Is the second year after a loved one’s suicide worse? The simplest answer to that question is, “It depends.” It depends on many factors. For some, the first few months are the absolute hardest and once those pass, it becomes not easier–but less hard, if that makes sense.
Some people find the entire first year is absolutely the worst pain they could possibly feel. Then, after getting through all the “firsts” (birthday, anniversary, holiday season, and other dates that have special memories) it gets easier.
Other survivors are in a deep “fog” during the first months or year and sometimes find the second year harder than the first one. Their minds went to such lengths to protect them during the first year, they did not have a chance to truly grieve for their lost loved one. Once that fog lifts and the subconscious mind begins to allow”reality” to intrude, it can feel like the pain is worse than it was at the beginning.
Is the pain that comes with reality worse? Perhaps “worse” is a poor choice of words. “Extremely different” might be more accurate. I’ve compared the pain of losing my son to being on a roller-coaster of emotions. The highs and lows hit fast and furiously in the beginning.
I’ve also compared grief to being on a beach during a storm with huge waves. Devastating at first, but as the storm dies down, the waves become a bit smaller with greater intervals between and it’s easier to remain on one’s feet when they hit. Now I tend to think of myself as being on a spiral staircase. I find myself passing those emotional “dates” on a slightly higher level of awareness of my own emotional balance.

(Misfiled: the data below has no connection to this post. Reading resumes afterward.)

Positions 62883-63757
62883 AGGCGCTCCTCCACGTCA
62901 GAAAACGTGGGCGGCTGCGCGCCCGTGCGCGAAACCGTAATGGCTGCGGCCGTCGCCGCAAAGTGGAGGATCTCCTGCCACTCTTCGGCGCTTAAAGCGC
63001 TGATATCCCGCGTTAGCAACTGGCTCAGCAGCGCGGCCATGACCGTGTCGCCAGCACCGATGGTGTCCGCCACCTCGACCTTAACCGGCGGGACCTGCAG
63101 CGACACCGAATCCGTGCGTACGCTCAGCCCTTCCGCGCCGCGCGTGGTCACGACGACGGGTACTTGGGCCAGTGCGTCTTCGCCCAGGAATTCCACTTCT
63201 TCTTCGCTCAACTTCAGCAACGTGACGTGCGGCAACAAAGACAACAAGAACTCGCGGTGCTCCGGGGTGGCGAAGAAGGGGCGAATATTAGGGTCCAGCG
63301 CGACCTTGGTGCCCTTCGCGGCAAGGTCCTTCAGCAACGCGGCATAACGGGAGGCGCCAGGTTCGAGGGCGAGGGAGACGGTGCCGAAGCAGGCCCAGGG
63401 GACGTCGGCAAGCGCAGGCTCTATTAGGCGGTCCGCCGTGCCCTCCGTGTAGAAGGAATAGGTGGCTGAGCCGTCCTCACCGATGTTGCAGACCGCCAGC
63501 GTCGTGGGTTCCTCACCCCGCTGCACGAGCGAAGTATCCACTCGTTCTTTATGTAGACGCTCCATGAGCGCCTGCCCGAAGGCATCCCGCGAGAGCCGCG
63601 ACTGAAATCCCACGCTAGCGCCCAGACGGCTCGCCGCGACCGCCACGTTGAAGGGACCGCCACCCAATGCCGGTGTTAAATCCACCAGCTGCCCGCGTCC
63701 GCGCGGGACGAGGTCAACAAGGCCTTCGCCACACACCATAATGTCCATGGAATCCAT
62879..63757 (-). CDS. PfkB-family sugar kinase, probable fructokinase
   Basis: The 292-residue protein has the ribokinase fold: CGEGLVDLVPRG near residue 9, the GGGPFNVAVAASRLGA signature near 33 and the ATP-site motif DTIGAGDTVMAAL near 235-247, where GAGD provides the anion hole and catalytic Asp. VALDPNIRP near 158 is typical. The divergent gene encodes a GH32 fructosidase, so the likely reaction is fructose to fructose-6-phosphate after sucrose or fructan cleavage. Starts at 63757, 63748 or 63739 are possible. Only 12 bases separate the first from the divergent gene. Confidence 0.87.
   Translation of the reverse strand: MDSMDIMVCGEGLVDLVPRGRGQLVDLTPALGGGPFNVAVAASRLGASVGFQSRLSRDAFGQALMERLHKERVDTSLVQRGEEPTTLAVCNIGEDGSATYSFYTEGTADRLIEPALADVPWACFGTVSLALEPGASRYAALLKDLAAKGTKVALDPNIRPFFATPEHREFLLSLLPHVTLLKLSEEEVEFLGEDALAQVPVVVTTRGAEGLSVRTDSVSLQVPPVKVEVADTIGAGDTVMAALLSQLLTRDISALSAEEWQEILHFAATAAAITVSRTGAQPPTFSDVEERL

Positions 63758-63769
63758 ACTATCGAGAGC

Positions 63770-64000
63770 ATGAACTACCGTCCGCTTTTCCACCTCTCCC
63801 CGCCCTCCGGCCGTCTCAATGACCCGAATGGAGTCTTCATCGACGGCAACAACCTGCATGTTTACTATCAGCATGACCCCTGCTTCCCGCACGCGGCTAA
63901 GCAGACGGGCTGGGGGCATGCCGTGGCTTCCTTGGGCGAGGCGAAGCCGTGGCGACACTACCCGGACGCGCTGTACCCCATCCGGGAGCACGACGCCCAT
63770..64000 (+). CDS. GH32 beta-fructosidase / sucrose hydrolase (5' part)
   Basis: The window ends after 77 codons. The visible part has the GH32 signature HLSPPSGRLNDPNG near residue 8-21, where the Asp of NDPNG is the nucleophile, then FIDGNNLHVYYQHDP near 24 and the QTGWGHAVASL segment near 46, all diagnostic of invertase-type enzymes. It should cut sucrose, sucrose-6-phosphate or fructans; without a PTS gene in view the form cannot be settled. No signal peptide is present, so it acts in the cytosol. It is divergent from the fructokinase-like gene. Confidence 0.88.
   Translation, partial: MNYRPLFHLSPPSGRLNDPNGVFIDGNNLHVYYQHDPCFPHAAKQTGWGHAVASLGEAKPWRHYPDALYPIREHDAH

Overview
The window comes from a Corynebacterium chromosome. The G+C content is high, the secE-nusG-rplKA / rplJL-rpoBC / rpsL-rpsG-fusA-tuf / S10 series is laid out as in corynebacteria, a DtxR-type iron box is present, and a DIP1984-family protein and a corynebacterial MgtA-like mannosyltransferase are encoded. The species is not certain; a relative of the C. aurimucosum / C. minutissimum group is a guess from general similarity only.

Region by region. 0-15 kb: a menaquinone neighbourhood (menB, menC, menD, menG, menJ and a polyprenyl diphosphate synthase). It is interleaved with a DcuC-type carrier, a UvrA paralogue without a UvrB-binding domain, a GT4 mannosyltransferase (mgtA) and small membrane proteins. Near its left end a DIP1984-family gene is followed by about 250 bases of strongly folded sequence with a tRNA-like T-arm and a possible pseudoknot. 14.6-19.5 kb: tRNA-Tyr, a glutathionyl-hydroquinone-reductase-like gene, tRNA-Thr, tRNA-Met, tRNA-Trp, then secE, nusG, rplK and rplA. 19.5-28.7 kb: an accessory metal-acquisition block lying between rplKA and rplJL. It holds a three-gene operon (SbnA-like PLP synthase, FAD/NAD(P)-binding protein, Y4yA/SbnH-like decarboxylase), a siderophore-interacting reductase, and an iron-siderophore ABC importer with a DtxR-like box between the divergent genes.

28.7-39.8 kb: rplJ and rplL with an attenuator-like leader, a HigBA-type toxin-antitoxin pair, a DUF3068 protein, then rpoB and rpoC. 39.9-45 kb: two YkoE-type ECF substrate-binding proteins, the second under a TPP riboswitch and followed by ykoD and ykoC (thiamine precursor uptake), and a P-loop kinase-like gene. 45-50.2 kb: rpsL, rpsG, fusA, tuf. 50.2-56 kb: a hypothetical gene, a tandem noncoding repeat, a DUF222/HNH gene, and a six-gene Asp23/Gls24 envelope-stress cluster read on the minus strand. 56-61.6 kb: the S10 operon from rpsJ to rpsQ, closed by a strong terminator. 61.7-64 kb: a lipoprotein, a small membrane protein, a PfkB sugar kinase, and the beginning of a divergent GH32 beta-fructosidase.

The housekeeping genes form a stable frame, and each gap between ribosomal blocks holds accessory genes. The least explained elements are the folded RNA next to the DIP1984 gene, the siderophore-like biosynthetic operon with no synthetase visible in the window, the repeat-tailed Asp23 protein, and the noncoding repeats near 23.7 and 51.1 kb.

On significant dates, I imagine myself leaning over the railing of that staircase, looking down at where I’ve been in my healing journey and realizing that, although I still feel the pain and the sorrow and still miss my son as much as at the first moment I learned of his death, I’m moving forward on the stairway to healing.
There is no timetable for grief. There is no set of rules. You will know what is best or most healing for you along the way. Listen to your own heart first and know that there really is no “end” to the journey, just that upward climb back to life. Allow yourself to trust that life will be good again and it will. You will always remember. You will always have an ache in your heart and feel like a part of you was ripped away, but there comes a time when you will no longer feel that overpowering pain that takes our breath away and leaves us unable to function.